Submitted to: Symposium Proceedings
Publication Type: Proceedings
Publication Acceptance Date: February 11, 2006
Publication Date: March 7, 2006
Citation: Riedell, W.E., Lundgren, J.G., Osborne, S.L., Pikul Jr, J.L. 2006. Initial studies on soil nitrogen management, soybean nitrogen relations,and bean leaf beetle biology. In: A.J. Schlegel (ed.) Proc. Great Plains Soil Fertility Conference. Vol. II. March 2-3, 2006. Denver, CO. Interpretive Summary: Economic thresholds for bean leaf beetle on soybean have been established on the basis of damage to above-ground parts of soybean plants. The economic importance of larval feeding on roots and nodules is not fully understood, although this kind of injury is likely to have a serious impact on yields. In the northern Great Plains, N starter fertilizer applied to soybeans planted in late May reduced ureide levels (ureides are indicators of N fixation through mid July. Because soybean root nodules are an important food source for bean leaf beetle larvae and because first generation adult beetles begin to emerge from soybean fields in mid-July (Catangui 2003), it is possible that soil management tactics that affect soybean nodulation, such as starter N application, could have an effect on bean leaf beetle biology. Our objective was to investigate the potential relationships between soil N management, soybean N relations, and bean leaf beetle biology. Our findings suggest that, because the soybean planting date was postponed 3 weeks due to inclement weather, the soil N management treatments imposed during the 2005 growing season had little effect upon ureide-N concentration. This suggests that there were few differences in soybean root nodulation and atmospheric N fixation across treatments. Thus it was not surprising to find that there were no major effects of soil N management treatments on bean leaf beetle larval populations. Additional data over multiple years are needed to properly test our hypothesis.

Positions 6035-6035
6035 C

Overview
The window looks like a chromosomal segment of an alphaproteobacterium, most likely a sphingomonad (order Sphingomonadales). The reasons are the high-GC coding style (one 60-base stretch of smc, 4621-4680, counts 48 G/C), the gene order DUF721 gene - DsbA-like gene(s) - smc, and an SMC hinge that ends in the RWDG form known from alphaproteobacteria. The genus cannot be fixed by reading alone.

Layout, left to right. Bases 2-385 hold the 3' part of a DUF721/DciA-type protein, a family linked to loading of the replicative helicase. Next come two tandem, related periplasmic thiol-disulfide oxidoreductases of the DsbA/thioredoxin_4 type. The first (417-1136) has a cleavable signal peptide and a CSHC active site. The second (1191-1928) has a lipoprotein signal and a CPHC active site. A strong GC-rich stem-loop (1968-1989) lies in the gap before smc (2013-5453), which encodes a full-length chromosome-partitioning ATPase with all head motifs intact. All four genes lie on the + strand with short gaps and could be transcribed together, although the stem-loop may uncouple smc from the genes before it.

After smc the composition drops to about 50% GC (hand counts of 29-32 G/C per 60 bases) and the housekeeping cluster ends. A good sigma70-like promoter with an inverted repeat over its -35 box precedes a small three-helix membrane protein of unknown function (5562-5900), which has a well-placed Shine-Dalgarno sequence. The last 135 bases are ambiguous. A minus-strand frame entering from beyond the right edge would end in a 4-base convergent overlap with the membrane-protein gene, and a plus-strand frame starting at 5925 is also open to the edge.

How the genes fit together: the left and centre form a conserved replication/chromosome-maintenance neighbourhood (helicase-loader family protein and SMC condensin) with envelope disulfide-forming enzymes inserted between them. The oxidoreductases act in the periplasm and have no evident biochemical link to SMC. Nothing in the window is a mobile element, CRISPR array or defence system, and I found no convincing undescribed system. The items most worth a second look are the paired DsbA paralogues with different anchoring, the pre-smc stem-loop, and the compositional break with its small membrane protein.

Technical Abstract: Bean leaf beetles (Cerotoma trifurcata) are serious insect pests of soybeans (Glycine max). This study was conducted to determine if soil nitrogen (N) input treatments would impact the biology of this emerging pest species. The experiment was conducted in the soybean phase of a long-term corn/soybean rotation study near Brookings SD. Soil N input treatments were: corn fertilized for a yield goal of 8.5 Mg ha-1 (high N input), 5.3 Mg ha-1 (medium N input), or corn not fertilized (no N input). Corn and soybean plots also were treated with banded starter fertilizer (112 kg ha-1) as 14-16-11, 7-16-11, or 0-16-11 elemental N-P-K on the high N, medium N, and no N input treatments, respectively. Soybeans grown on high N input plots showed similar shoot ureide-N concentrations at all development stages studied. Bean leaf beetle larvae were present in the soil from just prior to the beginning flowering stage until the beginning maturity stage (about 65 days). There were no consistent N input treatment effects observed in the cumulative number of larvae found in the plots. Our findings suggest that the soil N management treatments imposed during the 2005 growing season had little effect upon ureide-N concentration, which in turn suggests that there were few differences in soybean root nodulation and atmospheric N fixation across treatments. Thus it was not surprising to find that there were no major effects of soil N management treatments on bean leaf beetle larval populations